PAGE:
In a tight labor market, companies must increasingly focus on optimizing their employer brands as a way to attract top talent. Yet confusion remains about which variables comprise the strongest employer brands—and what companies can do to leverage them. Ahead of Indeed Interactive 2019, Senior Vice President of Marketing Paul D’Arcy shares a sneak peek at his keynote and offers his perspective on what it takes to stand out to in-demand job seekers in today’s crowded marketplace.
Q. Over the years, we’ve seen a rise in the term “employer of choice.” How do you define this?
A. Employers of choice are companies that stand out and are preferred by job seekers for one reason or another. That reason may be pragmatic (based on what someone knows about the employee experience from friends who work there), nebulous (an impression that comes from someone’s experience with that company's product or service), or a mix of both.
Q. How does a company become an employer of choice? Is it related to the benefits and perks it offers, like free food and ping-pong tables? Or something else?
A. Perks are one of the things that help job seekers form a favorable perception of an employer, but they certainly are not the most important. I think there are a couple of things that really do help a company stand out:
The reputation a company has for what it’s doing in the world is probably the most important thing. What is their purpose? What are they trying to achieve as an organization? If they offer products or services, what are their reputations? Are they things that people love and want to recommend?
Then, there's a set of perceptions around the culture of an organization. Is it fast-paced? Is it relaxed or high stress? What is its reputation for treating employees well and providing opportunities for growth?
It's that mix of things that drive talent to decide whether or not a company is a great place to work. Perks may be reflective of the investment an organization is willing to make to take care of its employees, but if the company does not offer opportunities for growth or foster a positive environment to work in, free food or gym access is probably not going to change that.
Q. Is a company’s employer brand tied to its consumer brand?
A. There are three things we really wanted to look at and understand through research: What an employer brand is, how it influences a job seeker’s decisions and behavior and whether it's distinct from the consumer brand.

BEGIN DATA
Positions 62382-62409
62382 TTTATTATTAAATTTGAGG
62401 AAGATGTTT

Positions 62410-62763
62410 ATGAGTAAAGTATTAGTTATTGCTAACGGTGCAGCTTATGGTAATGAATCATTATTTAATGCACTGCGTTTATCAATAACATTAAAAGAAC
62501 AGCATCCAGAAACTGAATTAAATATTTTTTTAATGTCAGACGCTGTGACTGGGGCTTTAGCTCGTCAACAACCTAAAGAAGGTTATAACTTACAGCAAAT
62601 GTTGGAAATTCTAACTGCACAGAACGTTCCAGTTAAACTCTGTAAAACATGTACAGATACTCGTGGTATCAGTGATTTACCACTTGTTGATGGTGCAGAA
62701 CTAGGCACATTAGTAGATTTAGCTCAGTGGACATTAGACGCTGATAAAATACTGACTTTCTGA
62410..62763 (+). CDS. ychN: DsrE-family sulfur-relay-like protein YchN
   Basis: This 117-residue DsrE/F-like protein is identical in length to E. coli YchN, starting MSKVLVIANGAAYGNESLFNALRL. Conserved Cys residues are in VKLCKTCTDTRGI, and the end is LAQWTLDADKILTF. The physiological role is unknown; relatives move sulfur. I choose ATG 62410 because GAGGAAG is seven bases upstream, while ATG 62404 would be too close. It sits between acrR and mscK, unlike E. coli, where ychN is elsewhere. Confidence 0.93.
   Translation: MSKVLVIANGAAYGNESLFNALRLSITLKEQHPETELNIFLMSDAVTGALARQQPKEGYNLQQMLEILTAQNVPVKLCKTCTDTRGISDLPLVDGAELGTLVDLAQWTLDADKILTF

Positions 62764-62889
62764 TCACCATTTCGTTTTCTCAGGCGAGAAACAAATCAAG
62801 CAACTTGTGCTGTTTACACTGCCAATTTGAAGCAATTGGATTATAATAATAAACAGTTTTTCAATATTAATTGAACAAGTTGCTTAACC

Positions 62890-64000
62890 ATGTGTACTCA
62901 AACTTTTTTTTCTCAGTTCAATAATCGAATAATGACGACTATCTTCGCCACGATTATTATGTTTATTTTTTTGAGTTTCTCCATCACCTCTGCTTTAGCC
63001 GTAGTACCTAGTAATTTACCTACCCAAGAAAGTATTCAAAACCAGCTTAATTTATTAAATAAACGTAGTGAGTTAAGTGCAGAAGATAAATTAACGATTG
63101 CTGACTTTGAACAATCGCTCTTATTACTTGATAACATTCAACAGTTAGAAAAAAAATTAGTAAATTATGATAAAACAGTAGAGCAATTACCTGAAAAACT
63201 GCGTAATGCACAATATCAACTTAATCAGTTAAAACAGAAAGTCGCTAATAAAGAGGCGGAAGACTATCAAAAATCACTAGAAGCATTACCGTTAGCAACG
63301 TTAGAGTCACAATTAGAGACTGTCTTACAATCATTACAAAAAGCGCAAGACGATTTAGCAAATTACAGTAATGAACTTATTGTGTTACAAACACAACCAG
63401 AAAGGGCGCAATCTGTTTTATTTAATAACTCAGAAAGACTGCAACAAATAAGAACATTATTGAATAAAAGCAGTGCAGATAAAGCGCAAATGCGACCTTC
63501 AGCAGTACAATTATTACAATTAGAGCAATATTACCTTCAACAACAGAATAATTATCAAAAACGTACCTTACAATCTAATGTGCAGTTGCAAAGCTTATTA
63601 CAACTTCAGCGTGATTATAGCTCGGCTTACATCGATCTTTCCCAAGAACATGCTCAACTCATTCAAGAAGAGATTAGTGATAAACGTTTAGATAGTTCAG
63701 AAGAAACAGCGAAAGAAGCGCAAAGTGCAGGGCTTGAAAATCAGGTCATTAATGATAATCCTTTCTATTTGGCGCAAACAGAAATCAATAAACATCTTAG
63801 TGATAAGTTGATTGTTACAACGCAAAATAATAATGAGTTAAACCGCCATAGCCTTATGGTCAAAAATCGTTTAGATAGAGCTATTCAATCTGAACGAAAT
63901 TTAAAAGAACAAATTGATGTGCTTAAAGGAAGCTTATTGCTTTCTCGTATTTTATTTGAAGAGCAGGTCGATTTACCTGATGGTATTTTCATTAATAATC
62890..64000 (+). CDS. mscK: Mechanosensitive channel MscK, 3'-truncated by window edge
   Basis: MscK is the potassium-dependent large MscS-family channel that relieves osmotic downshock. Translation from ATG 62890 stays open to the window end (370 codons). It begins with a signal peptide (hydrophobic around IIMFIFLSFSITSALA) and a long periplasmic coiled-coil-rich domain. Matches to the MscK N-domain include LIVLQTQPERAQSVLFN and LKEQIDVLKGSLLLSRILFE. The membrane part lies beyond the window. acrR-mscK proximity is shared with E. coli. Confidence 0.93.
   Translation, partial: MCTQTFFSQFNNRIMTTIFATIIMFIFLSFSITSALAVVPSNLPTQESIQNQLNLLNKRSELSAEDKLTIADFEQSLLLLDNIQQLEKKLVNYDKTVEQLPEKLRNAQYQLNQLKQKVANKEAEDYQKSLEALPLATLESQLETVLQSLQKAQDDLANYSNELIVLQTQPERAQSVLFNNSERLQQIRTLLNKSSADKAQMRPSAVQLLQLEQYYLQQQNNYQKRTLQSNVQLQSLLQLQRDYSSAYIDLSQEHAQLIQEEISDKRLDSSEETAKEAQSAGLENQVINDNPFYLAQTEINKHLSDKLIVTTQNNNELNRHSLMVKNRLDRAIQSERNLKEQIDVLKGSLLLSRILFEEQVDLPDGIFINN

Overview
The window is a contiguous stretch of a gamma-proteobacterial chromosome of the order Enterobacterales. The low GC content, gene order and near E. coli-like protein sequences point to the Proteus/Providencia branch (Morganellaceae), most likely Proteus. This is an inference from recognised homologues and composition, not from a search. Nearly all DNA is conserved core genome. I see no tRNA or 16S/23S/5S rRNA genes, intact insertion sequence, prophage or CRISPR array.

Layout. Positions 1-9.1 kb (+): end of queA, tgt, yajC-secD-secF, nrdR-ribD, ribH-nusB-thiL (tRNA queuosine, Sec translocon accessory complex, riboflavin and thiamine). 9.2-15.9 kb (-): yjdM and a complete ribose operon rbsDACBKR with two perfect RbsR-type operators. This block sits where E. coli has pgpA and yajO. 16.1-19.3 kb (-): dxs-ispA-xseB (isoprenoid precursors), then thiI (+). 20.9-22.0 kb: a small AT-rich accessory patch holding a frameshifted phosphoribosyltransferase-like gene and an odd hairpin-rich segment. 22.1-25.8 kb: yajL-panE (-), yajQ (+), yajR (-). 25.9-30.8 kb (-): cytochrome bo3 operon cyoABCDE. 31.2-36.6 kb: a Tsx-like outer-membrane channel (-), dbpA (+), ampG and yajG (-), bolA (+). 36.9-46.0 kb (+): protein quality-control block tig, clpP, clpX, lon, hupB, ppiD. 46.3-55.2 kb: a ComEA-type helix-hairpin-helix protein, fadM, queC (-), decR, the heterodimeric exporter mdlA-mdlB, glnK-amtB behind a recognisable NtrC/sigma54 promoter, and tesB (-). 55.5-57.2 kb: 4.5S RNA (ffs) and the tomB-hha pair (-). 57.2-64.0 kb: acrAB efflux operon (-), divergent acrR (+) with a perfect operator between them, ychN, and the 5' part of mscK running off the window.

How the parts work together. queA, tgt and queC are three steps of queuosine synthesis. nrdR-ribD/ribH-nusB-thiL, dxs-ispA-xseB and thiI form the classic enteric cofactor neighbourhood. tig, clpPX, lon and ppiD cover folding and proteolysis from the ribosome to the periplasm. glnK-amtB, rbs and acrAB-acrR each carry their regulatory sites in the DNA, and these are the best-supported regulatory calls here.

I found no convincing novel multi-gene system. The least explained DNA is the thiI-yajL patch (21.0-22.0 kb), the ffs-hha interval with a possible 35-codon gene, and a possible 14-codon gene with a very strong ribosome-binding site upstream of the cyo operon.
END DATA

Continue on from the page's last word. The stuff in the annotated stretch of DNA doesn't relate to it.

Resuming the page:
When someone thinks of a company like Apple, are they thinking about what it's really like to work there? Or are they just thinking about how much they like their iPhone and AirPods? What factors are really shaping their opinion?
What we found is that there really is a mix of forces at play. Job seekers clearly look at a company’s consumer brand. The more well-respected its products and services are, the more applies the company will get.
Once job seekers are deep in the application process—for example, before accepting an offer—they very clearly look at reviews and social channels to get a better sense of what it's really like, day to day, to work for that employer.
Job seekers also take into account how working for a company reflects on them, as they often consider employers an extension of their own identity. In deciding whether or not they want to apply to or accept an offer from a company, job seekers think about whether they would be proud or embarrassed to work there.
So, an employer brand clearly encompasses many more variables than its existing, rather narrow, definition implies. There are a lot of opportunities for organizations to link their broader company, consumer and employer brands to tell comprehensive and resonant stories that inspire workplace pride among current employees and appeal to prospective employees who seek such connection.
Q. What else can Indeed Interactive 2019 attendees expect from the event?
A. Indeed Interactive is special. The content and research are impactful. There are incredible speakers. The experience of Interactive end to end—from the main stage, to the breakouts, to the evening parties and entertainment—is phenomenal. But I think one of the most powerful things, which we hear again and again, is the sense of community that forms around it. People have so many opportunities to meet other amazing people. To talk, to get to know each other, to solve common problems. When they leave, they are closer and more connected to their peers than when they arrived.
To learn more about Indeed Interactive and The Talent Equation, click here.
Senior Vice President of Marketing Paul D’Arcy is an experienced technology industry leader and digital marketing entrepreneur. His areas of expertise include workforce trends, demand generation, digital marketing and leveraging data to drive revenue.